Fun facts about London's Tower Bridge

Written by david nield Google
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Fun facts about London's Tower Bridge
Part of the London marathon route stretches across Tower Bridge. (Stephen Pond/Getty Images Sport/Getty Images)

Tower Bridge is one of the main thoroughfares across the Thames river in the city of London. The bascule and suspension bridge can take road and pedestrian traffic, as well as opening when required to allow river traffic to pass. Built during the Victorian era, it remains a testament to the engineers and architects of the time.

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Work began on construction of the bridge in 1886, making Tower Bridge the first bridge east of London Bridge to cross the Thames and substantially reducing journey times for those from the east side of the city who wanted to get across the river. A public competition was held to find a design for Tower Bridge, which had to be built so as to allow river traffic to continue further down the Thames. The bridge was ultimately designed by architect Horace Jones and engineer John Wolfe Barry. The bridge was finally opened in 1894, taking its name from the nearby Tower of London.


The bridge was originally powered by steam engines which can still be viewed today, though they are no longer in use. At the time it was built, Tower Bridge was the largest bascule bridge (opening in a see-saw style) in the world, created using over 11,000 tons of steel and covered with Cornish granite and Portland stone. Today the heavy lifting work required for the bridge's operation is powered by oil and electricity. In total, 432 construction workers help to bring the bridge into existence.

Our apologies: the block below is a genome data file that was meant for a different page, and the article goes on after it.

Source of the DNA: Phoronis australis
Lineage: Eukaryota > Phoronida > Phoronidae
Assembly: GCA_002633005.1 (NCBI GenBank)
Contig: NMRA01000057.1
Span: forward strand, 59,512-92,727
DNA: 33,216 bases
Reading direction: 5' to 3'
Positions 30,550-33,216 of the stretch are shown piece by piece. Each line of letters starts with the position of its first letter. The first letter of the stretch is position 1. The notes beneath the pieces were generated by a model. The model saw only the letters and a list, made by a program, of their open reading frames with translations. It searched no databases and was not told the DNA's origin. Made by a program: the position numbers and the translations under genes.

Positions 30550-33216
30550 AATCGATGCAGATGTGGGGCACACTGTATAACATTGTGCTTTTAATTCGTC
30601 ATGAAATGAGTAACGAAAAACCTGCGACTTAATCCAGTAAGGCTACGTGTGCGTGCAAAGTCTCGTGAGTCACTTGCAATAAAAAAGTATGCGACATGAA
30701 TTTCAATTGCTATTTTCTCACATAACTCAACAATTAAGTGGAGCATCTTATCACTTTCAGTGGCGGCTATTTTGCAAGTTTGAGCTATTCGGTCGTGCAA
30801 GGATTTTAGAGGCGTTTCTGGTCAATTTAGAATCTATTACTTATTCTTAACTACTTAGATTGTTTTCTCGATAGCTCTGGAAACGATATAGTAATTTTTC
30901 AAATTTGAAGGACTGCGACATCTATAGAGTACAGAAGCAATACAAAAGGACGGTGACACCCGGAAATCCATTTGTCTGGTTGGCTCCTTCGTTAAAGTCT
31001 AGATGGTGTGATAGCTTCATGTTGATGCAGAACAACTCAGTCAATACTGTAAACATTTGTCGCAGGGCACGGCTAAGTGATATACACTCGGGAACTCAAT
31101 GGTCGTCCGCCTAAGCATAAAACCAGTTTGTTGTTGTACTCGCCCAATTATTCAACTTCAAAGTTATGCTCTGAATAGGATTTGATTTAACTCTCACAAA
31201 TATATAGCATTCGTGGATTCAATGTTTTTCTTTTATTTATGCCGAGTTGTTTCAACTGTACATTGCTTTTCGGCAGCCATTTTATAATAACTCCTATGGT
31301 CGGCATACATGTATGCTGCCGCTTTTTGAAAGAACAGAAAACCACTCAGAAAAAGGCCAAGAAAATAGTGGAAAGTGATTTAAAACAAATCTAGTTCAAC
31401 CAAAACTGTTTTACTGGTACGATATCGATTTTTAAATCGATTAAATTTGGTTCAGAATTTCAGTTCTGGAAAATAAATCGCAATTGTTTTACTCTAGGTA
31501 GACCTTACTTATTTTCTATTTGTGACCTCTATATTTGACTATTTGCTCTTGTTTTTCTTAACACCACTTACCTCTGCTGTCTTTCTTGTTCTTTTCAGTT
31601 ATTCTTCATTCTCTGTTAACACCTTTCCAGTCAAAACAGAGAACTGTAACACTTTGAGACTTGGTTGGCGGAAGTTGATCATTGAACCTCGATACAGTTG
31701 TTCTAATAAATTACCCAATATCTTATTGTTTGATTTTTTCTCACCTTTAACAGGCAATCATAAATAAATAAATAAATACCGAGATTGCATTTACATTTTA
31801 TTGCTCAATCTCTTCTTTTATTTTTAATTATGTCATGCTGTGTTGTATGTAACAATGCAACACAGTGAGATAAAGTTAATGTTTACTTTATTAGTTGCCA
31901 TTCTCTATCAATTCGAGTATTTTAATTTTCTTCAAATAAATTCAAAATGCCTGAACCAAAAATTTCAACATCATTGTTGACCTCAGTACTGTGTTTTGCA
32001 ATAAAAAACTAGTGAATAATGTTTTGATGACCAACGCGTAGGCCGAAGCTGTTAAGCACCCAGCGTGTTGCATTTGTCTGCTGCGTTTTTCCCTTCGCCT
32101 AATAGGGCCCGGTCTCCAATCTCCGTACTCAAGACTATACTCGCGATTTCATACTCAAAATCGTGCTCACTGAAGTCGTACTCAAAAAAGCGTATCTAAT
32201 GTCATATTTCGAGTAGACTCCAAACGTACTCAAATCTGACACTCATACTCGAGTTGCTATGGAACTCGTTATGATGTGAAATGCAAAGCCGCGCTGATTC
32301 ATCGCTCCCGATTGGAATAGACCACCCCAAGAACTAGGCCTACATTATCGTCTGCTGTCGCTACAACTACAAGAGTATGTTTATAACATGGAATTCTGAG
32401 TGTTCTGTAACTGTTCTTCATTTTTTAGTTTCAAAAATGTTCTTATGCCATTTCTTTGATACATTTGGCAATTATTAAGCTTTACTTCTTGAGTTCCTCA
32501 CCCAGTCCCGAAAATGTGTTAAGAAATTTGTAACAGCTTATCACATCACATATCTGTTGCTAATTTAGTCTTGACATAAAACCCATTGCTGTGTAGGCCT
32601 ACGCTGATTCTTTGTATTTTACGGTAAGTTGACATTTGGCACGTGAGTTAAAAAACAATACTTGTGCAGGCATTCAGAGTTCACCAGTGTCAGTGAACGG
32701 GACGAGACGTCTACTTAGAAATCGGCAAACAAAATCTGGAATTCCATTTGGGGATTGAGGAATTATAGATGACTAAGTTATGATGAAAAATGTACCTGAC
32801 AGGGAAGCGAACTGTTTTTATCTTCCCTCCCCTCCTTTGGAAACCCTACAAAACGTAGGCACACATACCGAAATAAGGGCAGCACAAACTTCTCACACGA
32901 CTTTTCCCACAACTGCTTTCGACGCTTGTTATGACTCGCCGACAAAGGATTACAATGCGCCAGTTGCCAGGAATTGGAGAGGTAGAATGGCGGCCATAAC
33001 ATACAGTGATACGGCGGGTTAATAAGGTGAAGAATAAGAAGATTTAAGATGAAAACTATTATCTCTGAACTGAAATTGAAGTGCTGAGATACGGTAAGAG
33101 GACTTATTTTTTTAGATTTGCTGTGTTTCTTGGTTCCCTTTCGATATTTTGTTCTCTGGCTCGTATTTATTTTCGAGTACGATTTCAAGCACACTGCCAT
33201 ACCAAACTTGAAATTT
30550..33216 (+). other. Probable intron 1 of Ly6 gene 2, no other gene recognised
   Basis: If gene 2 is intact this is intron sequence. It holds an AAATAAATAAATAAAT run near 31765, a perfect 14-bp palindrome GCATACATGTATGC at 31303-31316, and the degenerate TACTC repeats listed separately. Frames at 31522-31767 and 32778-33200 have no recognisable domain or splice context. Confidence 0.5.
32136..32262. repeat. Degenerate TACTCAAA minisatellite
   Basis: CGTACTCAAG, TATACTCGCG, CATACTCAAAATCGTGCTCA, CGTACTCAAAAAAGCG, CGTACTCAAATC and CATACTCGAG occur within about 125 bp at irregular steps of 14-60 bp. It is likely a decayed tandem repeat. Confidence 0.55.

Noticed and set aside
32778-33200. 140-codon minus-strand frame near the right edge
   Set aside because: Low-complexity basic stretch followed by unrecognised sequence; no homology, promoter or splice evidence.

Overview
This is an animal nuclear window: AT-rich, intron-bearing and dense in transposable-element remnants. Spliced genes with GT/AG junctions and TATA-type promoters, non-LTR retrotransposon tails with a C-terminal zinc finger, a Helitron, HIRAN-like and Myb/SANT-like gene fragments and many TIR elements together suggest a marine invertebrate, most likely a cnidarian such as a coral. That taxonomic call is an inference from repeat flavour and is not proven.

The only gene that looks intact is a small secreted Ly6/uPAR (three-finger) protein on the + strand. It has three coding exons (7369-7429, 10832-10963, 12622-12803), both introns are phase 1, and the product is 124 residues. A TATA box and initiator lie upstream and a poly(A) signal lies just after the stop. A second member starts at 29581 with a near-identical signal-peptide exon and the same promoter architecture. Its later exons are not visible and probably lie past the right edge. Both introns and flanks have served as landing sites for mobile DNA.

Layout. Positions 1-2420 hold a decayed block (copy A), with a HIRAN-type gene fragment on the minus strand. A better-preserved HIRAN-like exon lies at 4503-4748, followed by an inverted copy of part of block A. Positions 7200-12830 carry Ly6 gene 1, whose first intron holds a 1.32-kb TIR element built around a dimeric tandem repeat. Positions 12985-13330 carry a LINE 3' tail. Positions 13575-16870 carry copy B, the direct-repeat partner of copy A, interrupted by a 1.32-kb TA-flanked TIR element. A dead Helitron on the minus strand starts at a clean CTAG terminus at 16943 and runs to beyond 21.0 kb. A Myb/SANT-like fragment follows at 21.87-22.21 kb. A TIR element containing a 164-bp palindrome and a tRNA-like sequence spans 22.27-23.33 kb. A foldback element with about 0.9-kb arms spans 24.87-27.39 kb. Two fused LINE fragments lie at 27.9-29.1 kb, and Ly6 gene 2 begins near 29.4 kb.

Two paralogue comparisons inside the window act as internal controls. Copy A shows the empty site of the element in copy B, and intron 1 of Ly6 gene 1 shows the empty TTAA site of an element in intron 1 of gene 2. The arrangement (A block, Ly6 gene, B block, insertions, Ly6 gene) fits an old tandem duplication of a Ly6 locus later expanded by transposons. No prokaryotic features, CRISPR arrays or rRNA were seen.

Notable events

In 1952 the number 78 bus was still on Tower Bridge as it began to open to allow a ship to pass through. Driver Albert Gunton managed to drive the bus across the widening gap just in time. In 1977, to celebrate the Queen's Silver Jubilee, the bridge was painted red, white and blue. The walkways on top of the bridge (enabling pedestrians to cross while it is open) were opened again in 1982 after having been closed in 1910 due to lack of use. For the London Olympics in 2012, five rings in the shape of the Olympic logo were hung from Tower Bridge -- the rings measured 25m by 11.5m and weighed more than three tonnes.

The bridge today

Around 40,000 vehicles cross Tower Bridge every day, which spans a distance of 225m. The two towers dominating the bridge are both 65m high. Altogether, the bridge is made up of more than 31m bricks, and the total cost for construction today would be £110m (it cost £1m in 1894). Boats wishing to have Tower Bridge opened must apply at least 24 hours in advance via email, telephone or post.

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